Victoria mayor proposes billeting to fight housing crisis
Mayor Lisa Helps says there's a shortage of housing and industry is 'hungry for workers'
Victoria Mayor Lisa Helps says billeting — homeowners lodging people in their homes not necessarily for pay — could be a solution to the city's housing crisis.
Helps said she got the idea of billeting from the general public and through historical research.
"It's exactly what happened [in Victoria] during the war. The mayor at that time called on people to open their homes to people that were coming to Victoria to work in the war effort, in the war industry," she said.
"People opened their homes and took working people in."
While there's no war going on in Victoria, Helps said, there is a construction boom and the city's tourist and tech industries need workers.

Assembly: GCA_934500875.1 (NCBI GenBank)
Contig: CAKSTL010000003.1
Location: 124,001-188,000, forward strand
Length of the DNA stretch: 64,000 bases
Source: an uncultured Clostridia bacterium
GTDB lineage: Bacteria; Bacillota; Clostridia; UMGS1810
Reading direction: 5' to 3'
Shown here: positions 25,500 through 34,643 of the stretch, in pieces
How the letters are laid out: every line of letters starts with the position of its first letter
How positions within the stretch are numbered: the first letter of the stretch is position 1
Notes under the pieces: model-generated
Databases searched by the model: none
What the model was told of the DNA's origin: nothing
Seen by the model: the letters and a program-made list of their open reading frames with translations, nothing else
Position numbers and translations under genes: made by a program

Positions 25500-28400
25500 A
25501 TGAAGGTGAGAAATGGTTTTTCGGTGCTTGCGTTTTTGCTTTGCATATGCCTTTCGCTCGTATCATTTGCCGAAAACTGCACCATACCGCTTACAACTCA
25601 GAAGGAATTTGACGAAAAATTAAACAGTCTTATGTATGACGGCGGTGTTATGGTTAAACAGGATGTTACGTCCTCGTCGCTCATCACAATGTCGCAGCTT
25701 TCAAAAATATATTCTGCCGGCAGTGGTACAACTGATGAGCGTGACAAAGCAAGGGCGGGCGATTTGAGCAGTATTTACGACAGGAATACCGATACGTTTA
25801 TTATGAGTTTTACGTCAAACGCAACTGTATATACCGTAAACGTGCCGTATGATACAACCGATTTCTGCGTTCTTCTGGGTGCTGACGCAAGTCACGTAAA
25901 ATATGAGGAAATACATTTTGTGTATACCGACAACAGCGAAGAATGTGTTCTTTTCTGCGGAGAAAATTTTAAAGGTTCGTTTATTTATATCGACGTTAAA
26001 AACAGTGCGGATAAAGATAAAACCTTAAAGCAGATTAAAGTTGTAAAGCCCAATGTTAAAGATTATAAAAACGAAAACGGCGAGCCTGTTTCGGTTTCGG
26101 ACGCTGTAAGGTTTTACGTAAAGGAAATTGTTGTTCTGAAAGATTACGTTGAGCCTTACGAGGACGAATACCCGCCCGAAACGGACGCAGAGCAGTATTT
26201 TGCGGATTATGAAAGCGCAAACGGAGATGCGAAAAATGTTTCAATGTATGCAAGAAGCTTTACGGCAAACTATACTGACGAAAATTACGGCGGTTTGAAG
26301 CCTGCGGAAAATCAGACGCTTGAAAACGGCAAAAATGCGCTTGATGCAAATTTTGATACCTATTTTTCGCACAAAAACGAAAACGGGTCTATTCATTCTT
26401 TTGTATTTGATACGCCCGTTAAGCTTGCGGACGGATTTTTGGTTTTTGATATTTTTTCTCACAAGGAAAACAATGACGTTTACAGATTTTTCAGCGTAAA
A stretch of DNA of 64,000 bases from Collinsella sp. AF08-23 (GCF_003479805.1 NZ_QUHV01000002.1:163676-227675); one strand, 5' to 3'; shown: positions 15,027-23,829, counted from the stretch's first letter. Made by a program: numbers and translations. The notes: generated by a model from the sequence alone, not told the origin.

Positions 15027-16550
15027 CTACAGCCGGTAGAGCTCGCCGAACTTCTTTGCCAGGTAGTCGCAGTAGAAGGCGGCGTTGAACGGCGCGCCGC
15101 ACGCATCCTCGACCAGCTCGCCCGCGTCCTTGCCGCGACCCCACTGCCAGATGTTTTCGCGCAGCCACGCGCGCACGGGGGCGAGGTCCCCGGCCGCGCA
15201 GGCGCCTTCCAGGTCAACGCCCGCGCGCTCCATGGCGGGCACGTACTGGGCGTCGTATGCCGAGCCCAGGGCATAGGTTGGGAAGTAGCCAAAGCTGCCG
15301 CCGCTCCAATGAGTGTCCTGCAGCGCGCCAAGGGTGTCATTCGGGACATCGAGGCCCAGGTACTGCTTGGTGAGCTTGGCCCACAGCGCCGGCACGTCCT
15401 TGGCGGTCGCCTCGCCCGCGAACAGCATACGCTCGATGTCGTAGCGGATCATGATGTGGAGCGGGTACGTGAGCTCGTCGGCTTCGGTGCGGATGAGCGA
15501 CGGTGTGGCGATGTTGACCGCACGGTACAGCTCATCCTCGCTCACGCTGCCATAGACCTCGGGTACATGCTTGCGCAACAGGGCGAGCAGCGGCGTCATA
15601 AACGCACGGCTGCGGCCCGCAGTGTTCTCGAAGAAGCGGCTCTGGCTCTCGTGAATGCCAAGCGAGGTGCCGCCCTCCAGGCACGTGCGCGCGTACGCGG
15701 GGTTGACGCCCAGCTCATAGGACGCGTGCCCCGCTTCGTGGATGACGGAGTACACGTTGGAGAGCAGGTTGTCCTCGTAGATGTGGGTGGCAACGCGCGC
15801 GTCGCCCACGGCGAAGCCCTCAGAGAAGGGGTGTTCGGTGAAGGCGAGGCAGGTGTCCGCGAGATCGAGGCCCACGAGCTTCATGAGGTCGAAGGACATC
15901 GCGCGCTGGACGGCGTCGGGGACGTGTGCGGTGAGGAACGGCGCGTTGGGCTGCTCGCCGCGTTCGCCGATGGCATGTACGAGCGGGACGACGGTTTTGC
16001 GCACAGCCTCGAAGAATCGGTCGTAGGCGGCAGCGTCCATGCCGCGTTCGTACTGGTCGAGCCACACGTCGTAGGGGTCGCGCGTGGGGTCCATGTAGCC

"There are lots of workers and a shortage of housing for them."
At 0.5 per cent the city has one of the lowest vacancy rates in the country, she notes.
Helps says billeting might not necessarily be paid accommodation.
"People might think to invite someone into their home on a temporary basis maybe in exchange for work around the house. Working people could obviously pay," she said.
She is quick to emphasize that the idea is merely at the conversation stage.
Yesterday, she asked for three homeowners and three people seeking housing to come together to form a focus group with herself and a few other city workers.
"It's quite ridiculous to ask people to move in with strangers without anything in place. The idea is to get people to help us determine what would a solution need to look like. What would the homeowner need to know, what would the renter need to know to develop the beginnings of a solution."
Listen to the interview with Lisa Helps from On the Island: